Apple conjuring up 'magic wand' TV remote?
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Apple conjuring up 'magic wand' TV remote?




Could this have anything to do with the rumored "iTV" (an Apple-branded HDTV)? An Apple patent (number 8194037) for a has appeared at the U.S. Patent & Trademark Office.

An electronic device associated with a remote wand controlling the operations of the electronic device is provided in the patent. The wand may include a motion detection component operative to provide an output reflecting the motion of the wand to the electronic device, such that the movements of a cursor displayed by the electronic device may be related to the output of the motion detection component. The wand may also include an input mechanism operative to receive user inputs.

Using the input mechanism, the wand may detect a user's inputs and direct the electronic device to zoom or scroll displayed objects. The electronic device may display a screen saver by which the user may select particular media items for playback while remaining in the screen saver mode. In some embodiments, the electronic device may display video with a scroll bar that includes a preview window of the video.

Here's Apple's background and summary of the invention: "Some existing media systems may be controlled using a variety of different input mechanisms. For example, some media systems may be controlled by a user providing inputs directly on an interface of the media system (e.g., by pressing buttons incorporated on the media system, or by touching a touch-screen of the media system).

"As another example, some media systems may be controlled by a user providing inputs remotely from the media system (e.g., using a remote controller). Some remote controllers may include one or more buttons that the user can press to direct the media system to perform one or more operations. The buttons may be operative to automatically perform one or more media system operations, or the buttons may be operative to select options displayed on-screen.

"In some embodiments, some remote controllers may provide the user inputs associated with the one or more buttons to the media system using a short-range communications protocol, such as, for example, infrared or radio frequency protocols. To ensure that the user input is properly received, the user may point the remote controller to a receiver of the media system to transmit the user input.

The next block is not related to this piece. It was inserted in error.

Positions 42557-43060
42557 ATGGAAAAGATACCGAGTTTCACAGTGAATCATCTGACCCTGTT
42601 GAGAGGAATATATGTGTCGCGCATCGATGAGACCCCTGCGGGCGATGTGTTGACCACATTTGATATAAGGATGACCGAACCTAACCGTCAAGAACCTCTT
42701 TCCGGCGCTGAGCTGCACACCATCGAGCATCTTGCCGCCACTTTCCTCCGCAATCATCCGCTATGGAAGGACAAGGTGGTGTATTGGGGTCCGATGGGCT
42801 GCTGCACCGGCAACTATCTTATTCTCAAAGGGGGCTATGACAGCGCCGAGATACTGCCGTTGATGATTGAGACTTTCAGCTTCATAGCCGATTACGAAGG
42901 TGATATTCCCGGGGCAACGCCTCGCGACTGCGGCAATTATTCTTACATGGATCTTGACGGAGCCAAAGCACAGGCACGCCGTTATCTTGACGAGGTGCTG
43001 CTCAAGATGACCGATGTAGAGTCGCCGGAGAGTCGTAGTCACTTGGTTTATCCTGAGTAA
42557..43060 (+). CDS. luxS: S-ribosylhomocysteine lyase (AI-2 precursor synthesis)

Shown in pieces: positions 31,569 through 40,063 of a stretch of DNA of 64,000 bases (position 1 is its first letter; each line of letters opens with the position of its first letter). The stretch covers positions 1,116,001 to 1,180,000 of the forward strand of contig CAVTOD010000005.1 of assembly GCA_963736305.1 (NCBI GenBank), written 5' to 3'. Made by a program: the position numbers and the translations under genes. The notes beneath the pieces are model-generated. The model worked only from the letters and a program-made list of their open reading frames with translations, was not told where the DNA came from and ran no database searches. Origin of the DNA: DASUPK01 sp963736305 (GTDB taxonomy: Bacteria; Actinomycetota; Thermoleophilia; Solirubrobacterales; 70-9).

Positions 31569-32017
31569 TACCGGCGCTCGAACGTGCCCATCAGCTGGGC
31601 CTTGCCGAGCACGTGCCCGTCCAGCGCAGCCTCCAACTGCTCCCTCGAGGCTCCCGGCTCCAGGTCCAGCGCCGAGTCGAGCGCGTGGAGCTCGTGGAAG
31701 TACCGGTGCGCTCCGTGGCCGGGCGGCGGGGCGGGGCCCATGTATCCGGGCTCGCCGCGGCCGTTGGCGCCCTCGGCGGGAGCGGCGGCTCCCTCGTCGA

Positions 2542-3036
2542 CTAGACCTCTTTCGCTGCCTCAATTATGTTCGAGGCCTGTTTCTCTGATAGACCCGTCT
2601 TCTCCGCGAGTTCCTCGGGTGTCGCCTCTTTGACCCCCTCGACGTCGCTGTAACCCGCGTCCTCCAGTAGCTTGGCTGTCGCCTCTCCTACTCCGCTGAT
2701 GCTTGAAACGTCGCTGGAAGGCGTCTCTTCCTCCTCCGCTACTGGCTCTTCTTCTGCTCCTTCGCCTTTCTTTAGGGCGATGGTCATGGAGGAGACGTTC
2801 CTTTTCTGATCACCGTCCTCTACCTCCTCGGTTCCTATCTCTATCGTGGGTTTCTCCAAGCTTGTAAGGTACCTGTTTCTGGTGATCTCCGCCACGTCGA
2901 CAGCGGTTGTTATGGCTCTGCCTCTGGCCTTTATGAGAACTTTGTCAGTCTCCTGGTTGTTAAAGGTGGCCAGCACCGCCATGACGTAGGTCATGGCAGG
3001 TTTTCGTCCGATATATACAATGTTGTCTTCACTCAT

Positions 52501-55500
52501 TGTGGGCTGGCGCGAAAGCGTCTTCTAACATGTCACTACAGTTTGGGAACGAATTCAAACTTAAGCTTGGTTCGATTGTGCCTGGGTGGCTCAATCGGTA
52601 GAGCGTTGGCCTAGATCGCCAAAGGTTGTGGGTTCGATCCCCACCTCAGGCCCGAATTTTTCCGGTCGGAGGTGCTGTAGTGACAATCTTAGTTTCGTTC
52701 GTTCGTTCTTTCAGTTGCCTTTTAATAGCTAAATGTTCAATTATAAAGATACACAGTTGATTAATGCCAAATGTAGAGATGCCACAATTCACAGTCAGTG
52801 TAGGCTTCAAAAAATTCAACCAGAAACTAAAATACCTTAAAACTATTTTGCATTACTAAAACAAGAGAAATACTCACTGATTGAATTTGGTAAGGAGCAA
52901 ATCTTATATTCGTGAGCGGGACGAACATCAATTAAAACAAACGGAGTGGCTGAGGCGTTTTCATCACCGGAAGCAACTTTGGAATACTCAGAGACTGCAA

Using these mechanisms to provide inputs to the media system, the user may provide inputs by pressing buttons with their fingers, or by moving their fingers across or on the mechanisms. Although such mechanisms may be effective, they may also be inefficient and non-intuitive, which may sometimes lead to frustration. A media system in which a user may control a media application operation by moving a wand is provided.

"The media system may include an electronic device, a screen, and a wand. The user may interact with one or more media applications implemented on the electronic device using the wand. The wand may include any suitable components for providing instructions to the electronic device. For example, the wand may include a motion detection component providing outputs reflecting the movements of the wand to the electronic device.

"As another example, the wand may include an input mechanism for receiving inputs from the user, and operative to provide the received inputs to the electronic device. The input mechanism may include any suitable input mechanism, including for example an input mechanism operative to detect movements of a user's finger (e.g., a touch screen, touchpad or touch strip).

"The electronic device may perform any suitable operation in response to receiving an output (e.g., generated by a motion detection component) or input (e.g., received from an input mechanism) from the wand. In some embodiments, the user may control the position of a cursor displayed on the electronic device screen by moving the wand. In response to receiving corresponding outputs from the motion detection component, the electronic device may displace the cursor. In some embodiments, the user may wish to re-center the cursor.